The financial details related to this transaction, as well as the associated gain will be disclosed after the transaction closes, which is expected to occur in the third quarter. Turning to Page 26. We continue to have strong credit results with a net charge-off rate of 30 basis points in the first quarter and net charge-offs down $26 million from the fourth quarter, driven by seasonally lower auto and other revolving credit and installment loan losses. Nonaccrual loans increased $409 million from the fourth quarter as a decline in consumer nonaccruals was more than offset by a $609 million increase in commercial nonaccrual loans, driven in part by a borrower in the utility sector, as well as increases in oil and gas.

As I highlighted earlier, we had a $150 million reserve build. And while this was our first reserve build since the second quarter of 2016, it's important to remember that our net charge-offs remain at historically low levels. We've been asked a lot about the impact of CECL, so let me give you our current expectation. Using our loan portfolio composition at March 31, we estimate that the impact of the adoption of CECL will be in the range of 0 to a $1 billion-reduction in reserves, which reflects the expected decrease for commercial loans, given their short contractual maturities and the current economic environment, partially offset by an expected increase for longer-duration consumer loans.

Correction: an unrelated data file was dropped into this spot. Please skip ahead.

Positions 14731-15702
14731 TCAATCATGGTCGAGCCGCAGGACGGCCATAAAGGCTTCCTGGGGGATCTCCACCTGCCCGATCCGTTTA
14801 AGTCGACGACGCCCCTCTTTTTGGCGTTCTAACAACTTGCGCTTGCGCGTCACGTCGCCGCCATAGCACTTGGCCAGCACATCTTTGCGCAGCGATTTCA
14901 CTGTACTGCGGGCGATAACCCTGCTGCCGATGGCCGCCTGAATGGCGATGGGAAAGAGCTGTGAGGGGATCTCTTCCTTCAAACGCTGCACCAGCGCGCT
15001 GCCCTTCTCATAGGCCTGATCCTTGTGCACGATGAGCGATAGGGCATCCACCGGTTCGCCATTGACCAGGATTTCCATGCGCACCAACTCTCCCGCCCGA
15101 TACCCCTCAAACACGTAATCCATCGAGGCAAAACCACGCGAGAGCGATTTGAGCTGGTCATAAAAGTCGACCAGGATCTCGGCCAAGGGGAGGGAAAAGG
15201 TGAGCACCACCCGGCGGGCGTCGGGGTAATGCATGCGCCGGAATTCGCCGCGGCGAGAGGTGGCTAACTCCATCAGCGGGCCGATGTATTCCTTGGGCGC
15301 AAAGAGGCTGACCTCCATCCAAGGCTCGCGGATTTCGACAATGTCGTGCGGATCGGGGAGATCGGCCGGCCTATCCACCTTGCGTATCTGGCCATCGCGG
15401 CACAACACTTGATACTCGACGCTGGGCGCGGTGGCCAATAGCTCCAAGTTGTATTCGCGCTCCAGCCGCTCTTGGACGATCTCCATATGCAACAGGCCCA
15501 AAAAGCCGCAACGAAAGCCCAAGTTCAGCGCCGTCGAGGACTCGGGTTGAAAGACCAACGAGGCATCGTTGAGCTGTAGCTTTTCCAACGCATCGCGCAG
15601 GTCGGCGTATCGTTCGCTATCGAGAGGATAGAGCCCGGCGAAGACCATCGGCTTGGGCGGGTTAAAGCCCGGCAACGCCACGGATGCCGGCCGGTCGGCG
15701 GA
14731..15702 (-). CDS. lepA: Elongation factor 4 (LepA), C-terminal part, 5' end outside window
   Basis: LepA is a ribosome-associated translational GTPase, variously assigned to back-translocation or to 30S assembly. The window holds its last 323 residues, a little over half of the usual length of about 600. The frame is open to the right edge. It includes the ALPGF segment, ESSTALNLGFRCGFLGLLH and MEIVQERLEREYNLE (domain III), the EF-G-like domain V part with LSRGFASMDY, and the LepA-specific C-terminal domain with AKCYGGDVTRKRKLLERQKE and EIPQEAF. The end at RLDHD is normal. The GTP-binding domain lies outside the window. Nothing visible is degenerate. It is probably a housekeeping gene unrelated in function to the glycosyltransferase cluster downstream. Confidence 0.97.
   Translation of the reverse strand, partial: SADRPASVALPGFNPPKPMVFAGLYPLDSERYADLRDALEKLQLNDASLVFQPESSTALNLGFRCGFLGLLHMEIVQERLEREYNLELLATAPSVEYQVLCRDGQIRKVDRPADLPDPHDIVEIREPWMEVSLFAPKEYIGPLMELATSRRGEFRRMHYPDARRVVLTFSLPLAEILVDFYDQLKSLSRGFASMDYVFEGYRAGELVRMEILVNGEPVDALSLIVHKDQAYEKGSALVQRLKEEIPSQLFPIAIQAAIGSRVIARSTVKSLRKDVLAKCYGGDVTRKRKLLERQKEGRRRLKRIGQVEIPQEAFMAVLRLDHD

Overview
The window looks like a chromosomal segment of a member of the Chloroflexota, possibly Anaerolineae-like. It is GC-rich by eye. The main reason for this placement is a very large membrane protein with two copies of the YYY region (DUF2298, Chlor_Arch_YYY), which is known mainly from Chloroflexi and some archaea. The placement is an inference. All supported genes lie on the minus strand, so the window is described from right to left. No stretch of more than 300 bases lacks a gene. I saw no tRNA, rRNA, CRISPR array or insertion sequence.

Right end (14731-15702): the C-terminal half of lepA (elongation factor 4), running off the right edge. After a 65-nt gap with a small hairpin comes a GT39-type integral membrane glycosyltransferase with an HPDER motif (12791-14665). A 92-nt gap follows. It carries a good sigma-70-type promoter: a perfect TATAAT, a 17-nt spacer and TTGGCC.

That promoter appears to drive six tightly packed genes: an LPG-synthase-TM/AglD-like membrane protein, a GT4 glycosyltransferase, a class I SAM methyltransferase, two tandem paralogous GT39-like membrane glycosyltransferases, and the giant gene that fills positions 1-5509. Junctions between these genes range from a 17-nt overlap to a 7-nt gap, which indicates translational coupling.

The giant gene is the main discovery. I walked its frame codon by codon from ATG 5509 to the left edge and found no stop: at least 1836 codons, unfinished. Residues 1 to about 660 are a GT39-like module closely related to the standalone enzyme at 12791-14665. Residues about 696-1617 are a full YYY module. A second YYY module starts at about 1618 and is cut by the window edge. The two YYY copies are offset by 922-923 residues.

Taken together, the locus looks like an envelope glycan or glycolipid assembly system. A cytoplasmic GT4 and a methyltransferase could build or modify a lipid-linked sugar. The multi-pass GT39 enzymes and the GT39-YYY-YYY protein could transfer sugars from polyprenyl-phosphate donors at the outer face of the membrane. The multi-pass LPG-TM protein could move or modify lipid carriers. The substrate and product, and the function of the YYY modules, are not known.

As a reminder, we have a smaller credit card portfolio than our large bank peers, which reduces the impact of CECL adoption -- the impact that it will have on our consumer loans. In addition, our reserves may be further reduced by as much as $1.5 billion of recoveries related to pending FASB guidance to consider increases in collateral value on previously written down residential mortgage loans. These loans were written down significantly below current recovery value during the last credit cycle. Under current rules, increases in collateral value are only recognized when collected.